He handpicked mattress constructions that he knew to have the highest customer satisfaction—minimizing returns is essential because no one buys a gently used mattress, and Fruchtman can’t resell them anyway. The Summerfield line was born. The showroom came six months later, after he realized people kept showing up at the address on his business card (still the textile business) expecting to find, you know, mattresses. It turns out people really do still enjoy rolling around on their potential purchase.
These days, Fruchtman’s customers schedule time to get what he calls the “Craig’s Beds Workout,” some relaxed showroom testing and a laundry list of questions:how they sleep, back or side, what type of mattress they currently sleep on, whether they’ve experienced anything more comfortable at a hotel or someone else’s house, etc. Fruchtman doesn’t push the latest technologies or the priciest models—inventory ranges from $500 to $2,000, with an average cost of $1,200—and he doesn’t rely on chiropractic pseudo-science to make the decision. It’s all about personal comfort.
“All those commercials popping up today: ‘Look at the perfect alignment our bed gives!’ If you want to see perfect alignment, you’re going to have to get an MRI,” Fruchtman says. “You’ve got mattress salesmen giving advice on people’s backs! I’m no doctor, but I speak to doctors, and believe me, they don’t know, either. They say pick whatever feels most comfortable. If a bed is comfortable, it’s signaling to your mind that it’s supporting you and you’re less likely to move around at night. Everyone is built differently, so the right mattress is the one that makes you feel set.”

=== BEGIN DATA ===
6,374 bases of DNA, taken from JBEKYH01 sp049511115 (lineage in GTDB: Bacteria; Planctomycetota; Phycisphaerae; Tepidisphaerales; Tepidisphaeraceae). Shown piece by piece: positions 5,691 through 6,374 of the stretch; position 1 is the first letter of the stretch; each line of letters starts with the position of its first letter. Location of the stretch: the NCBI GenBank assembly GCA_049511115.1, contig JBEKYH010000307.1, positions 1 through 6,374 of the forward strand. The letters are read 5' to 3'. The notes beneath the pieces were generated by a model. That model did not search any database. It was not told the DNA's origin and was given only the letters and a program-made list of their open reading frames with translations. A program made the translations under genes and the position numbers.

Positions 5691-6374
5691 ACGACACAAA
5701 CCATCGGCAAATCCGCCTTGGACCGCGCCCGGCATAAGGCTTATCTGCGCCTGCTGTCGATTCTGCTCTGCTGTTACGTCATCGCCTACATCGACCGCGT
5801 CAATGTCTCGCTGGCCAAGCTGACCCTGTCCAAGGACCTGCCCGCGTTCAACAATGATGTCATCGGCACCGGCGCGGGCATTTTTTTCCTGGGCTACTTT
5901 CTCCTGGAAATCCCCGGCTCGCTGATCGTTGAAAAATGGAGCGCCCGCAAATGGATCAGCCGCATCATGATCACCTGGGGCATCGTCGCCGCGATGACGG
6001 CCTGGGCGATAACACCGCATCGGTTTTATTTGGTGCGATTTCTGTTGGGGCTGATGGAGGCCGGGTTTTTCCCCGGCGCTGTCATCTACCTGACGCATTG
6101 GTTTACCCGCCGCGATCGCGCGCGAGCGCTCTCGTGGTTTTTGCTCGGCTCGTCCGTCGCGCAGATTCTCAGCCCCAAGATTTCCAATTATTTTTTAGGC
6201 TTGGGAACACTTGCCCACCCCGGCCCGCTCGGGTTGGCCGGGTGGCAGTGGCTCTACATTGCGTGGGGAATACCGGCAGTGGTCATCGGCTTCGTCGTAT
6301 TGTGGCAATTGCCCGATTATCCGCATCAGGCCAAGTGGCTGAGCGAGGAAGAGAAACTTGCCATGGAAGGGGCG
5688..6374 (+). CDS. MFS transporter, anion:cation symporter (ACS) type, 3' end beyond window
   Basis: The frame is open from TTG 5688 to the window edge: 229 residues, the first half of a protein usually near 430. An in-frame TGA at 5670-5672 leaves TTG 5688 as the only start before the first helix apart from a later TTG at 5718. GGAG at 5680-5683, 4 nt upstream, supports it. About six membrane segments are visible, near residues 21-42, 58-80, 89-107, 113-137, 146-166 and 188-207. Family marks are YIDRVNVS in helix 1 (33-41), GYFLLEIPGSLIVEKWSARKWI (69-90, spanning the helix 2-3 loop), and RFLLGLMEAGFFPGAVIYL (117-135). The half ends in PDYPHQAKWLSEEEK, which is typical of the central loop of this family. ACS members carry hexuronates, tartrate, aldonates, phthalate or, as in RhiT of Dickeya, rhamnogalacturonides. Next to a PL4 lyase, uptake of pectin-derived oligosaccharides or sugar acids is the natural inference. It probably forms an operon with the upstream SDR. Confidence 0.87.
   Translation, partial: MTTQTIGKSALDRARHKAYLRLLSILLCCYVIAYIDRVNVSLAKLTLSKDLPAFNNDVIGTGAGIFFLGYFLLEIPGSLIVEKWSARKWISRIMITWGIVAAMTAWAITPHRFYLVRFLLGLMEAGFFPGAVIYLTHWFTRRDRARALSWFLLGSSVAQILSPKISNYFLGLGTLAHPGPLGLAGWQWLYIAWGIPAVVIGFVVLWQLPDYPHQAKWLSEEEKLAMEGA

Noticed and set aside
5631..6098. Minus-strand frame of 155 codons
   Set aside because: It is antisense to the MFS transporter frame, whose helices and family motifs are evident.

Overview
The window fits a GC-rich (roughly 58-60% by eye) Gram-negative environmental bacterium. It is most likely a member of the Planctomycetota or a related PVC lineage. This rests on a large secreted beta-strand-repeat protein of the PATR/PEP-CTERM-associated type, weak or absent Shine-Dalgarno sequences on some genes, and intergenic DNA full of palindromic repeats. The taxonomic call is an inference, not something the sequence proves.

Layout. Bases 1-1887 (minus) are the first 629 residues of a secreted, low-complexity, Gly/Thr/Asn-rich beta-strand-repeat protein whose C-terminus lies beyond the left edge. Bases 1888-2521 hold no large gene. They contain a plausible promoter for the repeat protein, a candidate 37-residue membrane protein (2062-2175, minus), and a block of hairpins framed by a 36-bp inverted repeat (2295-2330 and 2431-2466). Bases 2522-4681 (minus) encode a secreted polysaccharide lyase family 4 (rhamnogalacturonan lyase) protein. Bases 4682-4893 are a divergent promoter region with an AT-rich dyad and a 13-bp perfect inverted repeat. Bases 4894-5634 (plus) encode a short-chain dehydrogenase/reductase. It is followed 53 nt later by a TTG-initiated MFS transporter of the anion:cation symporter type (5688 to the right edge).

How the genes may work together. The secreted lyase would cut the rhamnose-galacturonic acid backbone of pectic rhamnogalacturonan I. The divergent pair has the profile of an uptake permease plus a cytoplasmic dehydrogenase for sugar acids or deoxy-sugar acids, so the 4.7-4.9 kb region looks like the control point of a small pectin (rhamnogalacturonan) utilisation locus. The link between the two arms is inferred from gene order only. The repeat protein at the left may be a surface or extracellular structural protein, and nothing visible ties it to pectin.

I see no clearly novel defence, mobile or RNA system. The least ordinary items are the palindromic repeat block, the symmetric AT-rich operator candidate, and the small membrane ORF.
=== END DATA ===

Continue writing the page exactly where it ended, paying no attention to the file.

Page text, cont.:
“Pick something you like sleeping on” may not sound like revolutionary advice, but Fruchtman still considers himself the industry’s first disruptor—and he knows that retail space will become rarer as the popularity of bed-in-a-box e-commerce sites grows. He doesn't mind the competition, of course, but he does offer a word of warning regarding the recent market flood.
“They’re robbing people of a better choice,” he says. “I promise you, if I brought you a truck with 12 beds to choose from, you’d never pick [the boxed mattress].” According to Fruchtman, memory foam mattresses are, in general, rather polarizing, and the people purchasing them unseen and untested are quickly discarding them, filling landfills, driving up the price of foam and other raw materials, and will eventually make the business model unsustainable at current prices. “It’s just a marketing scheme,” he concludes. “You’re not buying anything except that rectangle, and they’re laughing all the way to the bank.”
Regardless of the next big industry pivot, one gets the sense that Fruchtman could be the last man standing—or comfortably lying down, as the case may be. There’s simply too much at stake in the quest for a good night’s sleep, and Fruchtman knows better than anyone what New Yorkers demand of their beds.
“You’re living in New York for the opportunity and the convenience,” he says. “You’re working, pursuing a passion, doing activities—so New Yorkers need their sleep. If you don’t get sleep, you’re not going to perform at your job, you’re not going to move up, you’re not going to have fun. Without sleep, it’s going to be a miserable existence.”
He shifts in his seat. “But I don’t want to oversell it,” he says, grinning. “I just sell mattresses.”